21
votes

A couple of days ago I installed the demo of spatialware 4.9 from MapInfo into my SQL Server 2005 install and loaded all the larger dataset into it. I was quite impressed with the performance vs the old file based approach but it got me thinking what other options are out there and what are the pros and cons with them.

A con I would have to say with spatialware is the fact that it is $5000 p/a and only MapInfo can read the objects from it. Which at the moment is fine because MapInfo is all we use.

I'm wondering what other people have gone with and what their experiences are.

0

9 Answers 9

29
votes

PostGIS based on PostgreSQL is a popular database for GIS.

I haven't used it much myself, but a pro is that it's open source and that many other GIS uses it so it have an active GIS community.

4
  • I find with PostGIS / pgrouting, there is a bit of a steep learning curve, but once you get over it, it's really quiet excellent and gerat
    – dassouki
    Jul 22, 2010 at 23:18
  • 2
    PostGIS is actually the most mature spatial implementation (comparing sql server 2008, oracle spatial, db 2 spatial blade (or whatever name it is), mysql spatial, etc.) Routing, Geocoding, Spatial logging, raster support. for free! Jul 23, 2010 at 0:29
  • 1
    +1 for PostGIS. Its my central data store that works well with Arc, R and Python without a flaw so far
    – radek
    Jul 23, 2010 at 12:54
  • 1
    I've also found the learning curve steep, but postgis/postgresql is excellent. I highly recommend PostGIS in Action (postgis.us) if you do consider using it!
    – djq
    Dec 31, 2011 at 21:23
8
votes

SQL Server 2008 comes with geospatial capabilities in-built. Even the free Express Edition supports the full geospatial features, as far as I know.

Further reading:

3
  • 1
    SQL Server 2008 seems to work just fine but it's excruciatingly slow compared to more mature products like PostGIS and Spatialware.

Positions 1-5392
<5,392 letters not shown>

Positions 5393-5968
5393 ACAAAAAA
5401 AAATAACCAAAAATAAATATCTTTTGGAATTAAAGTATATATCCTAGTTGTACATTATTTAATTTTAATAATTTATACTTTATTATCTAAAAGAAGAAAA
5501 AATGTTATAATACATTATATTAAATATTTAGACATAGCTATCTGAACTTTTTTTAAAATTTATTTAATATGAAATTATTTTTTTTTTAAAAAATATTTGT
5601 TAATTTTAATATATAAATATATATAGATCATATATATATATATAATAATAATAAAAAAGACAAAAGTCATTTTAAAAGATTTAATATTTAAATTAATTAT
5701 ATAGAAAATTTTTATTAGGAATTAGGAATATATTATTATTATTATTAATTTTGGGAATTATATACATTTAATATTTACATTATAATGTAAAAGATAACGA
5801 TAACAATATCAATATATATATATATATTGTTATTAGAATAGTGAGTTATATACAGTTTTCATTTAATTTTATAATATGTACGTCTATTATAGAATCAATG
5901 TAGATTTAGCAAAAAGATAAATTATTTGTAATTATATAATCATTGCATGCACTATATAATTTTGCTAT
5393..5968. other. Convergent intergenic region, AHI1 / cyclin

– Damien
    Jul 30, 2010 at 23:36
  • 1
    any benchmarks to support that statement?
    – jakc
    Jan 1, 2012 at 4:08
  • It's the best integration if you use Microsoft's technology : SQL Server 2008 / C# / VB / IIS.
    – user3120
    Jan 3, 2012 at 23:23
4
votes

Although my vote would go for PostGIS as well, SpatiaLite extension for SQLite might be woth looking at as a lightweight alternative.

2
  • As Nathan is using MapInfo SpatialLite isn't really an option - at least not at the moment - as MapInfo doesn't support this. Sep 11, 2011 at 18:41
  • From MapInfo Professional version 11.5.2 and newer versions, SQLite is also supported by MapInfo Professional May 17, 2013 at 12:49
4
votes

There is a comparisson made by Regina Obe in her blog:

http://www.bostongis.com/blog/index.php?/archives/159-SQL-Server-2008-R2,-Oracle-11G-R2,-and-PostGISPostgreSQL-spatial-compares.html

4
votes

You also can use NoSQL databases to store geographic data. Scaling GIS Data in non-relational data stores is easy due to the nature of its architecture.

3
votes

PostGIS is certainly the best one, for most of the use cases in GIS.

If you need an advanced managment of topology, I would advice Gothic.

1
  • I thought Yeoman disposed of everyone that understood Gothic, or is the same name being used for new software?
    – Ian
    Nov 1, 2011 at 13:24
1
vote

The most popular in the world are Postgresql-PostGIS and Oracle-Spatial (locator). Postgresql-PostGIS is the most advanced opensource Spatial DB. It is reliable, used successful in many productive systems, big community and tested on many systems. I have bad experience with Oracle-Spatial and locator. It is slower, hard to use, more complicated than PostGIS. New GIS features (implementing OGC standard) come after large time delay. The perormance of oracle is much lower than postgis.

Performance test of Oracle and PosGIS is here: http://www.gise.cse.iitb.ac.in/wiki/images/c/c4/Finalreport.pdf

0
votes

Pro Postgis - bounding box which is one of the most important options for rendering big number of data. Mysql doesn't have bbox option.

0
votes

Here are a few real-time, big-data, geospatial databases:

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